This past summer while sitting in the sun on my rooftop, a friend told me he still writes letters to people. I thought this absurd, as nobody writes letters anymore. Then he quoted a dead author, as he tends to do:
Letter writing is the purest form of communication between two friends across a distance, as it’s the only way you can capture who you are in that moment and share it with one person.
What the guy, John Donne, actually said was that writing letters to friends is “a kind of extasie, and a departure and secession and suspension of the soul, which doth then communicate it self to two bodies [SIC]“, but I like my friend’s version better.
With status updates, texting, IM, twitter, and the rare phone call, letter writing for the purpose of bringing those at a distance up to speed with the goings on in one’s life is now pretty obsolete. But letter writing on the whole is still really important, and totally underrated. During those times where there is an abundance of emotions and confusion bouncing between two people, sometimes a letter is the perfect prescription for clarity. It allows time for thoughtful consideration in the age of instant transmission. The skillful writer can use a letter like a surgical spreader, which is inserted into a moment to allow for inspection of a sequence in time. Like when you’re looking at a graph of the electromagnetic spectrum and there’s that one magnified portion of the visible light spectrum, because that’s what’s relevant. It can be the tool that saves a friendship that’s on the brink of total collapse because of misunderstanding. I hope.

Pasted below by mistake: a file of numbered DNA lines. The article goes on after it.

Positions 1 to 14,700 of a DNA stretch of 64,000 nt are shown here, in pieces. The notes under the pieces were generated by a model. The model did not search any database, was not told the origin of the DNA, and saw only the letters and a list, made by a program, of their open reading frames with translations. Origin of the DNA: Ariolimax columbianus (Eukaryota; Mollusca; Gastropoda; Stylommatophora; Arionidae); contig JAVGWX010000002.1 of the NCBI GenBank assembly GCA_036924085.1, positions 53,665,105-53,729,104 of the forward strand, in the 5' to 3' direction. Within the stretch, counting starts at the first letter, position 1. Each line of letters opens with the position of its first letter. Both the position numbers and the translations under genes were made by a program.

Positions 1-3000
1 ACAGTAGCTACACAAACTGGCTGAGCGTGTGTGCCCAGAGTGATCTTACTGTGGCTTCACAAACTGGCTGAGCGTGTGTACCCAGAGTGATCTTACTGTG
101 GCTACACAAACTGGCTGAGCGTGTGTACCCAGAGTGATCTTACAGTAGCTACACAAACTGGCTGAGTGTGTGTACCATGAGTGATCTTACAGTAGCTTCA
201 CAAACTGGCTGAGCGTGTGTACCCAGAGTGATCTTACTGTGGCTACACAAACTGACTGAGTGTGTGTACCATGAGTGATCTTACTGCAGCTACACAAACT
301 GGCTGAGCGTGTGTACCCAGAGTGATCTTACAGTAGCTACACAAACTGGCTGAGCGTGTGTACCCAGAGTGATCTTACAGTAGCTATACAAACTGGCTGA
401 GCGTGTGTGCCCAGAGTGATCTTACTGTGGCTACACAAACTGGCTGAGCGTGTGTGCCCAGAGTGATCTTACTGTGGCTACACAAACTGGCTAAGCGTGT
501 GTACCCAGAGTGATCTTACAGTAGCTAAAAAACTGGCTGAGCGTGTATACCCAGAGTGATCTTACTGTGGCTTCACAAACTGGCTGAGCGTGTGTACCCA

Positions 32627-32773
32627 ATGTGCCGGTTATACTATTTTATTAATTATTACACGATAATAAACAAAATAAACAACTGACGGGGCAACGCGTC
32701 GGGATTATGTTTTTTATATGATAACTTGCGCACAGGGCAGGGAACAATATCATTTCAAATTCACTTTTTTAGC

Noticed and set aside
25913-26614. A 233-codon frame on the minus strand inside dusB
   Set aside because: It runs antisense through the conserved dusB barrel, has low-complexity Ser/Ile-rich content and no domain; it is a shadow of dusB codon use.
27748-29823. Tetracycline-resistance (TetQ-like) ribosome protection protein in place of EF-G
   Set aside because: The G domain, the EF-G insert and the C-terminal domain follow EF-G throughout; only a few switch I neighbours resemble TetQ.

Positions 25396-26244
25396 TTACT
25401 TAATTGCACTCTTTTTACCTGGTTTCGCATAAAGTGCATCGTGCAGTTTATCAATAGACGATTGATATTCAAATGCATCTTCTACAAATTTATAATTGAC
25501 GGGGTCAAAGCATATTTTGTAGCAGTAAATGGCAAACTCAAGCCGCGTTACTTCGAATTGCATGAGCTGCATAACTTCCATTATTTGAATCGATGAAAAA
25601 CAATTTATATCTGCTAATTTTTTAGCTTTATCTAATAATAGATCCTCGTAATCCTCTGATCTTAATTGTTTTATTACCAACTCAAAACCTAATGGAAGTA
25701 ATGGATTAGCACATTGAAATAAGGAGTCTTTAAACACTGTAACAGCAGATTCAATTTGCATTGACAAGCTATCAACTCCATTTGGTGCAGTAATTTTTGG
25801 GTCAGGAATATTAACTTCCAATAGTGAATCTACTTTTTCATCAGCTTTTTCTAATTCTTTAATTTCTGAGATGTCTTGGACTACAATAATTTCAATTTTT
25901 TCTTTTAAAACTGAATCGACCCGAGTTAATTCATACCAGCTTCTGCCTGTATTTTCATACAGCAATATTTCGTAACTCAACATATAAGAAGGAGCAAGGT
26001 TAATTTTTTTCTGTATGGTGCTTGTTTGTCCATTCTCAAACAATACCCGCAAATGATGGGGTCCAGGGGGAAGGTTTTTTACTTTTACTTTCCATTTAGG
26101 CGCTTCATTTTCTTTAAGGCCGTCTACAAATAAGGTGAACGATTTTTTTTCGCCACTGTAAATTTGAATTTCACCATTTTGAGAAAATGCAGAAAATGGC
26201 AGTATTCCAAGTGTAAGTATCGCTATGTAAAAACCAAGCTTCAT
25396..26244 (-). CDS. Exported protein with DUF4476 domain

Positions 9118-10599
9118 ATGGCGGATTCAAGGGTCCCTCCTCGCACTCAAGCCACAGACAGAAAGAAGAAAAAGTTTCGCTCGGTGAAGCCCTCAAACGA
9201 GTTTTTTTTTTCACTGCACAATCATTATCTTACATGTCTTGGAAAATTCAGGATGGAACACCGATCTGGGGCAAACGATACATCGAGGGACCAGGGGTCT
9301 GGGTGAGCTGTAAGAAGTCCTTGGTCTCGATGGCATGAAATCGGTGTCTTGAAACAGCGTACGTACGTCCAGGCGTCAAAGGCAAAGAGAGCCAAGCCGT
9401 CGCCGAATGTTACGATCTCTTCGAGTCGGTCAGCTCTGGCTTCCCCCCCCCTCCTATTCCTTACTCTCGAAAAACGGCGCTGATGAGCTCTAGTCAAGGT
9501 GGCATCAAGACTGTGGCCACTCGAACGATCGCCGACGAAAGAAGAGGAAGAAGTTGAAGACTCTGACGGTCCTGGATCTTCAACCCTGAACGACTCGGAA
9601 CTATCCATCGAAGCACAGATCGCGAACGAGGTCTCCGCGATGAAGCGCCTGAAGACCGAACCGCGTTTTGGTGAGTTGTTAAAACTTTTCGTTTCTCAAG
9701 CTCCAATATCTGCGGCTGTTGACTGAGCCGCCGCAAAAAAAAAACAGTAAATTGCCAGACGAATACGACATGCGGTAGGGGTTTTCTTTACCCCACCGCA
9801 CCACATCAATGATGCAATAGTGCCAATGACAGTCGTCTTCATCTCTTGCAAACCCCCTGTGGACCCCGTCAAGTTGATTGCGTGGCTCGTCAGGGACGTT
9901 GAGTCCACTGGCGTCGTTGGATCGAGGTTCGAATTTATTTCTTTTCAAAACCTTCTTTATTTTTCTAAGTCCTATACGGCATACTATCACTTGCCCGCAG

Kind of funny that in the past people used to write letters to friends to condense long spans of time into the same physical space that I’m using now to expand a really confusing moment in time. We’re so 2013.
The title of this post comes from one of John Donne’s musings about letter writing with one of his buddies that he had a serious bromance with, but it’s even more relevant when kisses caused the confusion to merit the letter writing in the first place.